Hematopoietic stem and progenitor cells (HSPCs) that are essential for establishment and maintenance of the adult blood system are generated during embryonic definitive hematopoiesis. This process requires the specification of a subset of vascular endothelial cells to blood-forming, or hemogenic, endothelial cells that subsequently generate HSPCs via endothelial-to-hematopoietic transition [Wu, Annu Rev Physiol, 2021]. The mechanisms that regulate these processes are under intensive investigation, as their recapitulation in vitro from human pluripotent stem cells has the potential to generate autologous HSPCs for clinical applications [Qiu, 2019]. Research in the Hirschi Lab aims to uncover the developmental mechanisms of hemogenic endothelial cell specification and endothelial-to-hematopoietic transition, and apply insights gained to the generation of human HSPCs for clinical therapies.

Our studies, to date, revealed that hemogenic endothelial cell specification in the yolk sac and embryonic aorta-gonad-mesonephros (AGM) region is induced by retinoic acid signaling and a downstream signaling axis involving c-Kit, Notch and p27-mediated cell cycle control [Goldie, 2008; Marcelo, 2013]. Additionally, a recent collaborative study revealed a key role for miR-223 in zebrafish hemogenic specification via regulation of the endothelial cell N-glycome [Kasper,  2020]. Furthermore, the lab has generated protocols to isolate murine hemogenic endothelial cells [Fang, 2016] and to generate hemogenic endothelial cells from human pluripotent stem cells [Qiu, 2020; Nelson, 2021]. Ongoing studies employ these protocols, along with transgenic mouse models and next-generation sequencing approaches, to study hemogenic endothelial cell specification in the developing murine embryonic, AGM, yolk sac, and placenta, and to optimize the generation of human stem cell-derived HSPCs in vitro.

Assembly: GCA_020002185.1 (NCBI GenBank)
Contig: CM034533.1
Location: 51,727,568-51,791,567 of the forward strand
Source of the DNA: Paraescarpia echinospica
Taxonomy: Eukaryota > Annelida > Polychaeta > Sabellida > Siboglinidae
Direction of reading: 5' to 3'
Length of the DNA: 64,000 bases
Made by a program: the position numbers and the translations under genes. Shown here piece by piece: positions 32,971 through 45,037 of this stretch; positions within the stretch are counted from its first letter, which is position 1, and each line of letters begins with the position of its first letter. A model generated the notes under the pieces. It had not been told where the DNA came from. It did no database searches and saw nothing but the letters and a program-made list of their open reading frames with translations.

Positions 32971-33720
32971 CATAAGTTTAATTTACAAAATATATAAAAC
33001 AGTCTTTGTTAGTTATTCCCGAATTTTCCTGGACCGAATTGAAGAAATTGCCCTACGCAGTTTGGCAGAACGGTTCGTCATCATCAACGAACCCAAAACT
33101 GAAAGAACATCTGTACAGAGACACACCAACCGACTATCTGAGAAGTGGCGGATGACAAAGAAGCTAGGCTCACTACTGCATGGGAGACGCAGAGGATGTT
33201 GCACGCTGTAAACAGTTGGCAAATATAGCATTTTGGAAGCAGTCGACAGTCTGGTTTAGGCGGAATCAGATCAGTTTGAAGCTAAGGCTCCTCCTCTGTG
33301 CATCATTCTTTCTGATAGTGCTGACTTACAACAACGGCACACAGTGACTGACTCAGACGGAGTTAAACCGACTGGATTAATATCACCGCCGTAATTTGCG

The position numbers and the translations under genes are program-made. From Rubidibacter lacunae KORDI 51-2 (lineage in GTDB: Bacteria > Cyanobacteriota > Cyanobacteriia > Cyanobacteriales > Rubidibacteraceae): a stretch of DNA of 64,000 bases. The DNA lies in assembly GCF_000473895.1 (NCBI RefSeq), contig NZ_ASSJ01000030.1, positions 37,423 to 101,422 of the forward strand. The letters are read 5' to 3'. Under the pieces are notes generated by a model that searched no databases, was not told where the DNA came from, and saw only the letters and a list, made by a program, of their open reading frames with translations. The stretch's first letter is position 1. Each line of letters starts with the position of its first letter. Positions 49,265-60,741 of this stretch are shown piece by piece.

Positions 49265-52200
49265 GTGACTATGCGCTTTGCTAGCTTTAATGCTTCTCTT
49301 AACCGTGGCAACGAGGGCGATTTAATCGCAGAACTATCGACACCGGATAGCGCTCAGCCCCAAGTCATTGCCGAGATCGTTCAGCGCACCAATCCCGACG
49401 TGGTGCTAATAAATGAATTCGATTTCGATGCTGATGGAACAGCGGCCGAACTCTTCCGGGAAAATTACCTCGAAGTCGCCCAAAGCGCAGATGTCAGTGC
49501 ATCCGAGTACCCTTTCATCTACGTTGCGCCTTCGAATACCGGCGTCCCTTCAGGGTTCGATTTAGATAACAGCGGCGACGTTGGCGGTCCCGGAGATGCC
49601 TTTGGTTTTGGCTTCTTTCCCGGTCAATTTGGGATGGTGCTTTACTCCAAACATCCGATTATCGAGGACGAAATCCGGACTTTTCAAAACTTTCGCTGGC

Researchers: Yinyu Wu, Liz Nelson, Ola Cwiek

Selected Publications & Reviews:

  • Nelson EA, Qiu J, Chavkin NW, Hirschi KK. Directed Differentiation of Hemogenic Endothelial Cells from Human Pluripotent Stem Cells. J Vis Exp. 2021.

  • Wu Y, Hirschi KK. Tissue-Resident Macrophage Development and Function. Front Cell Dev Biol. 2021.

  • Wu Y, Hirschi KK. Regulation of Hemogenic Endothelial Cell Development and Function. Annu Rev Physiol. 2021.

  • Kasper DM, Hintzen J, Wu Y, Ghersi JJ, Mandl HK, Salinas KE, Armero W, He Z, Sheng Y, Xie Y, Heindel DW, Park EJ, Sessa WC, Mahal LK, Lebrilla C, Hirschi KK, Nicoli S. The N-glycome regulates the endothelial-to-hematopoietic transition. Science. 2020.

  • Qiu J, Nordling S, Vasavada HH, Butcher EC, Hirschi KK. Retinoic Acid Promotes Endothelial Cell Cycle Early G1 State to Enable Human Hemogenic Endothelial Cell Specification. Cell Rep. 2020.

  • Qiu J, Hirschi KK. Endothelial Cell Development and Its Application to Regenerative Medicine. Circ Res. 2019.

  • Genet N, Bhatt N, Bourdieu A, Hirschi KK. Multifaceted Roles of Connexin 43 in Stem Cell Niches. Curr Stem Cell Rep. 2018.

  • Fang JS, Gritz EC, Marcelo KL, Hirschi KK. Isolation of Murine Embryonic Hemogenic Endothelial Cells. J Vis Exp. 2016.

  • Marcelo KL, Sills TM, Coskun S, Vasavada H, Sanglikar S, Goldie LC, Hirschi KK. Hemogenic endothelial cell specification requires c-Kit, Notch signaling, and p27-mediated cell-cycle control. Dev Cell. 2013.

  • Goldie LC, Lucitti JL, Dickinson ME, Hirschi KK. Cell signaling directing the formation and function of hemogenic endothelium during murine embryogenesis. Blood. 2008.

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To efficiently treat neurovascular diseases, there is an urgent need to promote parallel regeneration of both lost and/or damaged neurons and healthy revascularization, which are crucial for optimal tissue function. Neurovascular regeneration requires coordinated regulation of vascular endothelial cells that drive angiogenesis and neural stem cells (NSC) that drive neurogenesis [Goldberg, 2009]. In the adult murine brain, ongoing neurogenesis occurs in the subventricular zone (SVZ), which is the largest neural stem cell niche. It is well established that vascular endothelial cells are an integral feature of the SVZ and are capable of regulating NSC behavior via either paracrine or juxtacrine signaling [N Genet, 2021]